Spontaneous HIT syndrome: Knee replacement, infection, and parallels with vaccine-induced immune thrombotic thrombocytopenia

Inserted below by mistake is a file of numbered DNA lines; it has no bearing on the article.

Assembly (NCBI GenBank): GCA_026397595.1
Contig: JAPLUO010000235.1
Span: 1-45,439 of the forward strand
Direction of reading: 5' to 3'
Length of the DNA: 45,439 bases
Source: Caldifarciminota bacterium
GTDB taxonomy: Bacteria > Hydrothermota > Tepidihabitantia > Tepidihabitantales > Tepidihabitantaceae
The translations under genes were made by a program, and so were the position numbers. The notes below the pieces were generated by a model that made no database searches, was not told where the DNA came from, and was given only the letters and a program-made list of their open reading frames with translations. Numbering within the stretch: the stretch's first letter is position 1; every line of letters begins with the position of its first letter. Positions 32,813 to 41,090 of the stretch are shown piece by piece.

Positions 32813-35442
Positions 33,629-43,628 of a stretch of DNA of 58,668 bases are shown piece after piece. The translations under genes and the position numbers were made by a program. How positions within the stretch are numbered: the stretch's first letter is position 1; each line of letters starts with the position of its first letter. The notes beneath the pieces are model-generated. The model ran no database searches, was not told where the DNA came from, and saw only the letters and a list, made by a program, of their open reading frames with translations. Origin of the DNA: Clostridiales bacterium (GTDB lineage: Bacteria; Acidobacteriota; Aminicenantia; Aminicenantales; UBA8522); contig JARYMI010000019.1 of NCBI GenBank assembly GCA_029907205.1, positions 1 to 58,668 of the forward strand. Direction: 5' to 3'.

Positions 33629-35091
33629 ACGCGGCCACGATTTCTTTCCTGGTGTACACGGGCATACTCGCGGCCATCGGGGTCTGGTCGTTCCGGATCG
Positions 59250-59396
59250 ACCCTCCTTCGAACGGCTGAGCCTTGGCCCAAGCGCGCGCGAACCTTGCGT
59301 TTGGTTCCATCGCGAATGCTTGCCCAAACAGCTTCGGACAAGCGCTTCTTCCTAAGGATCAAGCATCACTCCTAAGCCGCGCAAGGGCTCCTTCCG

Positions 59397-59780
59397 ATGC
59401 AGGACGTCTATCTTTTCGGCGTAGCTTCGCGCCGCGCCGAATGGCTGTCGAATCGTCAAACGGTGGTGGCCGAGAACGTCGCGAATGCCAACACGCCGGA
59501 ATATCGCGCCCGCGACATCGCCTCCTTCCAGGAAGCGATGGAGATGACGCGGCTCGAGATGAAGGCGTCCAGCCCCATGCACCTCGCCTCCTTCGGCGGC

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Heparin-induced thrombocytopenia (HIT) is characterized clinically by thrombocytopenia, hypercoagulability, and increased thrombosis risk, and serologically by platelet-activating anti-platelet factor 4 (PF4)/heparin antibodies. Heparin-"induced" acknowledges that HIT is usually triggered by a proximate immunizing exposure to heparin. However, certain non-heparin medications (pentosan polysulfate, hypersulfated chondroitin sulfate, fondaparinux) can trigger "HIT". Further, naturally-occurring polyanions (bacterial lipopolysaccharide, DNA/RNA) can interact with PF4 to recapitulate HIT antigens. Indeed, immunologic presensitization to naturally-occurring polyanions could explain why HIT more closely resembles a secondary, rather than a primary, immune response. In 2008 it was first reported that a HIT-mimicking disorder can occur without any preceding exposure to heparin or polyanionic medications. Termed "spontaneous HIT syndrome", two subtypes are recognized: (a) surgical (post-orthopedic, especially post-total knee arthroplasty, and (b) medical (usually post-infectious). Recently, COVID-19 adenoviral vector vaccination has been associated with a thrombotic thrombocytopenic disorder associated with positive PF4-dependent enzyme-immunoassays and serum-induced platelet activation that is maximal when PF4 is added. Vaccine-induced immune thrombotic thrombocytopenia (VITT) features unusual thromboses (cerebral venous thrombosis, splanchnic vein thrombosis) similar to those seen in spontaneous HIT syndrome. The emerging concept is that classic HIT reflects platelet-activating anti-PF4/heparin antibodies whereas spontaneous HIT syndrome and other atypical "autoimmune HIT" presentations (delayed-onset HIT, persisting HIT, heparin "flush" HIT) reflect heparin-independent platelet-activating anti-PF4 antibodies-although the precise relationships between PF4 epitope targets and the clinical syndromes remain to be determined. Treatment of spontaneous HIT syndrome includes non-heparin anticoagulation (direct oral Xa inhibitors favored over direct thrombin inhibitors) and high-dose immunoglobulin.
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